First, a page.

(Corrects to change “Shire‘s” to “Shire” in headline)
* 3Q revenue $667 mln vs $651 mln consensus
* Vyvanse sales up 34 pct, Adderall XR sales fall 74 pct
* Adjusted earnings per ADS fall 58 percent
* Reiterates full-year guidance
* Shares rise 4 percent on new drug performance (Adds comments from company, analyst, share price)
By Ben Deighton
LONDON, Oct 30 (Reuters) - Shire’s (SHP.L) efforts to shift focus to its portfolio of new drugs from its former hyperactivity blockbuster Adderall XR have paid off with third-quarter revenue that beat analysts’ expectations.
Shares in Shire were up 4 percent by 1335 GMT on Friday, driven by the higher-than-expected sales of Vyvanse and its ulcerative colitis treatment Lialda.
Britain’s third-biggest drugmaker said on Friday that sales of its newer hyperactivity drug Vyvanse had started to gather pace, helped by a distribution deal with British peer GlaxoSmithKline (GSK.L).
“In the early months we’ve already had clear signs that there is upside coming from GSK’s work but it’s not going to be a sudden huge tick up ... I believe over time we will see upside benefits from that,” Chief Executive Angus Russell told reporters on a conference call.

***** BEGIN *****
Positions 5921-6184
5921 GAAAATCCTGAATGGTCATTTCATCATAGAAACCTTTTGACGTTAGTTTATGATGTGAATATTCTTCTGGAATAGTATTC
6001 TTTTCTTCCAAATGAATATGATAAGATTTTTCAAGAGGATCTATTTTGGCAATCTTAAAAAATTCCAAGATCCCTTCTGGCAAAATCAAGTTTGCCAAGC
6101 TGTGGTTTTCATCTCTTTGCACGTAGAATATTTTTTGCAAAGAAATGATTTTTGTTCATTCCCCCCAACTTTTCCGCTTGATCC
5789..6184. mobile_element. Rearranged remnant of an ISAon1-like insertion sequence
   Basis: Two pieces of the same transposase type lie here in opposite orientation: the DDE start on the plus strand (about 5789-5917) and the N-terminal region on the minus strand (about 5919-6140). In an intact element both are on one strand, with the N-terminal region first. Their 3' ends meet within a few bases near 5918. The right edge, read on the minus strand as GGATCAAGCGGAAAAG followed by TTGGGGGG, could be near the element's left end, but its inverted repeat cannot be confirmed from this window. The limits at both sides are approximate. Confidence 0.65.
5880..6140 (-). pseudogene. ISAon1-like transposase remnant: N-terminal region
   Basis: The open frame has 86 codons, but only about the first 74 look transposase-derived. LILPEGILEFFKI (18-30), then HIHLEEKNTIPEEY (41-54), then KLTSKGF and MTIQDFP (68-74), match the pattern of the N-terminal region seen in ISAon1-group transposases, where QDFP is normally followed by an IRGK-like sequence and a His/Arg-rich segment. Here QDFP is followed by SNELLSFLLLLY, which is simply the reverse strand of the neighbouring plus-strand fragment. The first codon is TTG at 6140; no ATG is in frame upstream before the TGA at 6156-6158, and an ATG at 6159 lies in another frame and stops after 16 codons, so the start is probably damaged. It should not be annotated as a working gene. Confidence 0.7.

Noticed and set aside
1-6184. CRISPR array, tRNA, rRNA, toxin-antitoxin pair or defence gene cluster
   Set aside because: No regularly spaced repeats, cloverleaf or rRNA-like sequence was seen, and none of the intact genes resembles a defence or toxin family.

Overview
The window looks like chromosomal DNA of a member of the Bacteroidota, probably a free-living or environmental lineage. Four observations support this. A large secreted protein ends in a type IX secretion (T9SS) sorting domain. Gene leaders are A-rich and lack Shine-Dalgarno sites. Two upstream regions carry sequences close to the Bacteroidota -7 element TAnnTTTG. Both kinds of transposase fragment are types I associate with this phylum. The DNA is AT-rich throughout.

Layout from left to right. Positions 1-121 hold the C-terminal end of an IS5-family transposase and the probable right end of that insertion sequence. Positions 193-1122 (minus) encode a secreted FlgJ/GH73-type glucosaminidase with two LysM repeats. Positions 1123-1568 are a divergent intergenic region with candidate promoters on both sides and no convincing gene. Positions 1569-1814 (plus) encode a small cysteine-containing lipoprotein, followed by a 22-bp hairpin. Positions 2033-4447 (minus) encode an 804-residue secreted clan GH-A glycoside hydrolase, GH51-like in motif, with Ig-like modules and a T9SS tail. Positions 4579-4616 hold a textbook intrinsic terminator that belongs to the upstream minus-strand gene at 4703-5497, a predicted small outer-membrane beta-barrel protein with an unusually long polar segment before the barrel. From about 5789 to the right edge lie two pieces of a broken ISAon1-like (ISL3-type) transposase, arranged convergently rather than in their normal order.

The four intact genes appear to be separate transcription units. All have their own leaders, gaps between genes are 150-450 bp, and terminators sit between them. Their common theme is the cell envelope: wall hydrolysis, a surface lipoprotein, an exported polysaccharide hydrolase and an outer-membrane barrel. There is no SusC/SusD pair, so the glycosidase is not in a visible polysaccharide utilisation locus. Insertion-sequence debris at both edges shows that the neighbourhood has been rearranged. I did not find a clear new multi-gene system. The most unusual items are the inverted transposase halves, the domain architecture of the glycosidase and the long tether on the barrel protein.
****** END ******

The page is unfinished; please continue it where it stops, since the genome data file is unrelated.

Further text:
The company signed a deal in March with Glaxo, the world’s second-largest drug company, to co-promote Vyvanse in the United States. [ID:nLV184798]
All eyes are on sales of the company’s newer drugs, such as Vyvanse, as it weans itself off its old blockbuster Adderall XR, which has been facing generic competition since the beginning of the second quarter.
Sales of Vyvanse grew 34 percent to $129 million and Lialda sales grew 62 percent to $65 million, while Adderall XR sales dropped 74 percent to $71 million.
“Revenues are 3 percent above our estimates and consensus, mostly driven by strong Vyvanse and Lialda sales,” Jefferies analysts said in a note to clients.
Shire earlier reiterated its full-year guidance for adjusted earnings per American depository share of about $2.80 to $3.40, depending on exchange rates.
Overall, revenue fell to $667 million, from $779 million last time, but beat an average of $651 million expected by 14 analysts polled by Thomson Reuters I/B/E/S.
Adjusted earnings per American depository share fell 58 percent to $0.49. (Editing by Karen Foster)